That is most of what I wanted to say at this stage. These are questions that would be posed normally on a Committee Stage debate. I shall not take up the time of the House other than asking those questions and hoping that the Minister will give us the answers in his reply. We should like to know because this is a Bill which may have to be amended fairly extensively. My main reasons for posing those questions is that I am not happy with the Bill. It does a tiny part of the work only of establishing equality to women. It is called “anti-discrimination” to give the public and the country generally the impression that it is the panacea for all the problems of inequality that have existed. It solves one problem of inequality only; that is the problem of pay. Without the introduction of another Bill, side by side with, or included in this one, it may be a discrimination rather than an “anti-discrimination” Bill. If the Minister gives us some of the answers at this stage, then we will be in a position to decide whether or not it is necessary to improve the Bill by amendments and we shall not know until we get more information on the questions asked and, indeed, on the questions posed by all the speakers on this side of the House.
Mr. Esmonde: I think the feeling in this House is that we all want to see a Bill of this nature enacted. No matter what walk of life we represent, we are all aware of the fact that there has been a discrimination against the fair sex in employment and in terms and conditions of employment.
I should like to refer to the definition section and particularly to the use of the word “employed”. Perhaps I might point to a legal matter here. It is the use of the words “contract of service”. It is well known, in courts of law, that there is a very clear distinction between “contract of service” and “contract for service”. Despite the use of words “contract personally to execute any work or labour”, I could see many employers indulging in devices whereby employees coming in  would find themselves virtually in the position whereby their relationship with their employer would have to be regarded as that of a contractor. I gather that this type of manoeuvre has been made use of in England in recent times for the purposes of avoiding tax. It worked for some time and I gather that that gap has since been either wholly or partly plugged. That is why I should like to see, in addition to the words “contract of service” the words “contract for service” included in that definition so as to give the definition a wider ambit and close a possible loophole. The section giving the definition of “employed” may preclude that difficulty but, to make doubly certain and safe, I should like to see those additional words added.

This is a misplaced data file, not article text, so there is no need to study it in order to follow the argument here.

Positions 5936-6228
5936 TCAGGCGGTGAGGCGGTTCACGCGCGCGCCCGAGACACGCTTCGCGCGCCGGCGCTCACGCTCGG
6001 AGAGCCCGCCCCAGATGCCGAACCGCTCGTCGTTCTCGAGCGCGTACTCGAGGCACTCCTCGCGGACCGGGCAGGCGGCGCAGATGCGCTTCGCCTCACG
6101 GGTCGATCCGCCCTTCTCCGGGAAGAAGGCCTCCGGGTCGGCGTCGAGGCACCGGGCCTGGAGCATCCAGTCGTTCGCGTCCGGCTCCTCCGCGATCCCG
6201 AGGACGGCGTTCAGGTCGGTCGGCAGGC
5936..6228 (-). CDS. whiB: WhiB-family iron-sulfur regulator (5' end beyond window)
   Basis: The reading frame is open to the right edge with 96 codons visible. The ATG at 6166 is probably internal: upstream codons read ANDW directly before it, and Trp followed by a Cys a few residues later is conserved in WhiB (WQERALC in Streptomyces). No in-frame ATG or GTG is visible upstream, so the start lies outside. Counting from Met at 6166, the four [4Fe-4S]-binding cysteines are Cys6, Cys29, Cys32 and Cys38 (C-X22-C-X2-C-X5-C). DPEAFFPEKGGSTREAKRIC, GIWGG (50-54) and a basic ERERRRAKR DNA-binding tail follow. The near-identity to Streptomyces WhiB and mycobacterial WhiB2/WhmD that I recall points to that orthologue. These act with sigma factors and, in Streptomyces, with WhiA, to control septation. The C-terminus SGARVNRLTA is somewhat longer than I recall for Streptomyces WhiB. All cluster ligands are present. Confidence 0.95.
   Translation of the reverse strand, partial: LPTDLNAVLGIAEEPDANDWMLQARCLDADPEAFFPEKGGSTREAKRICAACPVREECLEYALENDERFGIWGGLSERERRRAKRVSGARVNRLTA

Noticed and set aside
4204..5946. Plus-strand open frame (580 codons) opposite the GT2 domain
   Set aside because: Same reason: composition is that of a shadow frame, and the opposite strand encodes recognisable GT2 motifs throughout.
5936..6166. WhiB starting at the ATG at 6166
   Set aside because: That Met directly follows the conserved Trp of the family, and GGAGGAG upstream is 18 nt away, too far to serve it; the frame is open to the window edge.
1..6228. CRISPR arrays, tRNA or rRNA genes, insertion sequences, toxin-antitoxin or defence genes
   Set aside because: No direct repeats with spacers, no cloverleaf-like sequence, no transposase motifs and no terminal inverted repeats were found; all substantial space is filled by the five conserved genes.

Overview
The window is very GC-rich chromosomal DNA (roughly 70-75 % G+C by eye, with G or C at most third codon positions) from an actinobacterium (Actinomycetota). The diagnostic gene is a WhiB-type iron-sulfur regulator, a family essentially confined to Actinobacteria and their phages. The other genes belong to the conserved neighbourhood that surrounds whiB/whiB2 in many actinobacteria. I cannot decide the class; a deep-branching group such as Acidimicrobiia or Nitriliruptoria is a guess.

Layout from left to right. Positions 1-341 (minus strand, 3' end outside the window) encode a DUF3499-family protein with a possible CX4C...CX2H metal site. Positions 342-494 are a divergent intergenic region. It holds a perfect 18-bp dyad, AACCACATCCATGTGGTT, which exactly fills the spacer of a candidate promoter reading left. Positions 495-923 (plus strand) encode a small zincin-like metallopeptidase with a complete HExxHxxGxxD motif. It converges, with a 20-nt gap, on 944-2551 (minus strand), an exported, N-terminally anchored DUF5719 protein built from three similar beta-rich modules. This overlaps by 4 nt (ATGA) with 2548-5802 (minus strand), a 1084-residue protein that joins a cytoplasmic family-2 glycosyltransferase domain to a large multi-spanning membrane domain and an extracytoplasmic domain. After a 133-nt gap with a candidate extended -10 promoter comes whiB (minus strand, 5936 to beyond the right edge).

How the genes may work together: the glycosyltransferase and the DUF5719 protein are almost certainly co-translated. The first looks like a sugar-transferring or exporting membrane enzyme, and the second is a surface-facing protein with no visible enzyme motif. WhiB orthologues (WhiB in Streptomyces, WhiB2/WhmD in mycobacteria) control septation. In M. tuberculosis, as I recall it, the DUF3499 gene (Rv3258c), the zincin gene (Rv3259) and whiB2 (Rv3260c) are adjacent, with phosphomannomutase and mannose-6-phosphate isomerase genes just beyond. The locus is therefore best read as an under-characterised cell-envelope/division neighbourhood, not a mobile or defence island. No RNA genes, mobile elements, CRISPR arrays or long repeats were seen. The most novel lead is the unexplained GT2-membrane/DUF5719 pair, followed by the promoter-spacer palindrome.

The section that concerns me a little here and which I feel could be used also as a loophole in section 8 because, as far as I can see, section 8 is directed only to dealing with cases of dismissal. There are many other ways in which an employer could get at an employee. I would be afraid that that section would not give protection to the middle-aged employee. I have found in practice as a lawyer that there are various devices whereby people can be eased out of positions of employment. They can actually be downgraded without being dismissed. They can be morally downgraded. A common example is the case of a man who has worked as a senior executive and is seconded to the board of directors of a company, but following a change of management a new board may want to get their man in. This senior executive may have had a contract of employment, in some cases in writing. The way it is done with a man in that position—a man aged about 50 with a lifetime experience and a record of good work, a man who is getting to the stage where he will be retiring—is to bring in a young fellow, very often little more than a wet-nosed kid, as senior to him. A man who has been in a responsible position in the firm may find himself merely a side kick to a young, inexperienced man. The shame is colossal to a man like that. He has no standing in the firm any longer.  There is only one way out and that is to retire and leave his job. My personal experience of dealing with these cases in Ireland is that there are far too many of them. I have seen it happen to lady executives in firms. Very little can be done in those circumstances. If one can anticipate such circumstances arising there is a formula that can be adopted in the drafting of the agreement.
That is why through you, a Leas-Cheann Comhairle, I want to bring this matter to the notice of the Minister. I am aware of the Minister's intentions. They are all in favour of employees. I would hate to see the Minister's good intentions nullified by a manoeuvre such as I have described. In that section of the Bill the use of the word “dismiss” or “dismissal” would seem to be a serious defect.